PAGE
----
Cheap Money – Good Time To Borrow?

24th October 2012

When is a good time to borrow?

Well that question could be debated forever and a day and I think it is fair to say that there would never be a unanimous answer.

However, I think what most people would agree is that the cost of money is unlikely to become much cheaper than it is now. The continued 0.5% Bank of England base rate continues to represent a historic low and with the cost of funds also being at record low levels, then I am sure that even the most conservative borrower may well have to concede that now could be the right time to borrow. In some instances for example the Agricultural Mortgage Corporation are offering margins of less than 1.5% on loans in excess of £1 million

The main prompt for considering borrowing is obviously the reasons for doing so – is there the opportunity to purchase neighbouring land, have you got the chance to buy your tenanted farm, do you want to develop a wind turbine or do you want to invest in that new livestock building? – these are all opportunities which our clients consider daily and in most cases decide to pursue.

The ability to borrow requires sufficient equity and more importantly the ability to service; you could say that these are the prerequisites. During recent times agriculture has seen its asset base increase in value dramatically, however, when faced with making a decision on who to approach and how to go about it, we are becoming increasingly aware that the banks credit teams are becoming more and more focused on well presented cases and it is simply not good enough to say ‘we’ve doubled in value!’. The ability to discuss this with your manager is vital to secure funding, although, as some of our clients are finding to their cost the ability of their manager to secure the funding is out of their hands.

If an offer is made the devil is very much in the detail; does the lowest margin make for the best deal? The answer can be yes, but more often than not it is no; headline rates are there to tempt the customer. How many people are simply grateful to receive an offer and sign up to it without undertaking a process of due diligence.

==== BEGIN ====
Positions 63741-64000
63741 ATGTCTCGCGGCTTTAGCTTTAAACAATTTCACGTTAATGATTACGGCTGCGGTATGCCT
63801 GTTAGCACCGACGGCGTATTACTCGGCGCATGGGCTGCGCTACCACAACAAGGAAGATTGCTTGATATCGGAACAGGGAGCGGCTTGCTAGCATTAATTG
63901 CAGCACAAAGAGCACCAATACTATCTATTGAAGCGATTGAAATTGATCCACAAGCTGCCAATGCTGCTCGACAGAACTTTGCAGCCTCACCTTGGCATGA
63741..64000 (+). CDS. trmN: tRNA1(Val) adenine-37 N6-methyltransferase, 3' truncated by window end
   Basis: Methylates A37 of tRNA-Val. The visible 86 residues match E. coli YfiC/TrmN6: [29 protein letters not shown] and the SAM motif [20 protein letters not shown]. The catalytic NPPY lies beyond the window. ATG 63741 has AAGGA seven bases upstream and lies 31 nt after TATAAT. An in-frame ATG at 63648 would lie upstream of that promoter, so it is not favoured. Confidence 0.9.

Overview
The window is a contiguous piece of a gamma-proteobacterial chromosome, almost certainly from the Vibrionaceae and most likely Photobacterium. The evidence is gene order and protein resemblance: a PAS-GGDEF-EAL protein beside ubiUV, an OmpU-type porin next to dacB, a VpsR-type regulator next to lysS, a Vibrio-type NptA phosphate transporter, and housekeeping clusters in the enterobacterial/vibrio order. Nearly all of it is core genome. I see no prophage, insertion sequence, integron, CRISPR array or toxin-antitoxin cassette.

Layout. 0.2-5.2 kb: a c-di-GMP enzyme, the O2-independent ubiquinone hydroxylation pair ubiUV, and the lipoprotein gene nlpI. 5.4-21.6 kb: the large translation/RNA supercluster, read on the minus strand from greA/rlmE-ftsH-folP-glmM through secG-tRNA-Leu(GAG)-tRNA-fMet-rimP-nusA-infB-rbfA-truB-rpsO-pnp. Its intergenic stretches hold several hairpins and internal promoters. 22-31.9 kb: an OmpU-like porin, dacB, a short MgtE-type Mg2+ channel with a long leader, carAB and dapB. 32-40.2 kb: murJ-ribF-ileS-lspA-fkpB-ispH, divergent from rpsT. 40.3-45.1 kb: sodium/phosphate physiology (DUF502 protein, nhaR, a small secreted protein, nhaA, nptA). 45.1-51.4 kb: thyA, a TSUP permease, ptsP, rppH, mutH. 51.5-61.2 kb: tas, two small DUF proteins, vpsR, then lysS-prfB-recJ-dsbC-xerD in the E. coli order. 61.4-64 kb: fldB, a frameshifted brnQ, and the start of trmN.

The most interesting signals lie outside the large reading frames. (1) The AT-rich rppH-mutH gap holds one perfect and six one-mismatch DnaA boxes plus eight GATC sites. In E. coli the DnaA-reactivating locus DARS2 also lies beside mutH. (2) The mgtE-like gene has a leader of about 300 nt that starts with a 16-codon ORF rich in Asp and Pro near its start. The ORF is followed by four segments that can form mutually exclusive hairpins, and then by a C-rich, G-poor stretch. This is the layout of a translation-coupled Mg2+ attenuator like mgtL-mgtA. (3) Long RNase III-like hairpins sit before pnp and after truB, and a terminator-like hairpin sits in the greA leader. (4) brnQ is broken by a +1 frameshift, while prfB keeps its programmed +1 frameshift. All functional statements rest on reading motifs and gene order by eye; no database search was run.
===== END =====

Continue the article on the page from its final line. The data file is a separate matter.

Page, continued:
Questions which people should be asking as a matter of course are:

  • is the rate reviewable?
  • What are the rate review triggers?
  • What is the term of the loan?
  • What are the redemption penalties?
  • When do the discounted rates finish?
  • Am I signing up to the deal which is right for me?

The current round of monetary stimulation packages which have been introduced by the Government have readily been taken up by some banks; they do on the face of it reduce the margin rates which can be quoted, but care has to be undertaken so you fully understand the qualifying criteria. There is no doubt that these are attractive when the borrower ‘ticks’ all the boxes.

When considering borrowing then it is also an opportunity to review existing loans and arrangements; a number of clients have had the unfortunate pleasure of suddenly realising that the deal which they thought they had signed up to is in fact something far more costly than they thought; it is imperative that advice is sought on such deals.

The good news is that margins are reducing but the need to review those offers is more important than ever and therefore it is vital that any business looking to borrow seeks advice as to the pitfalls and opportunities of such offers.

If you wish to discuss any aspects of funding into the rural sector then please Kevin Guy or Louis Fell or visit our AMC webpage

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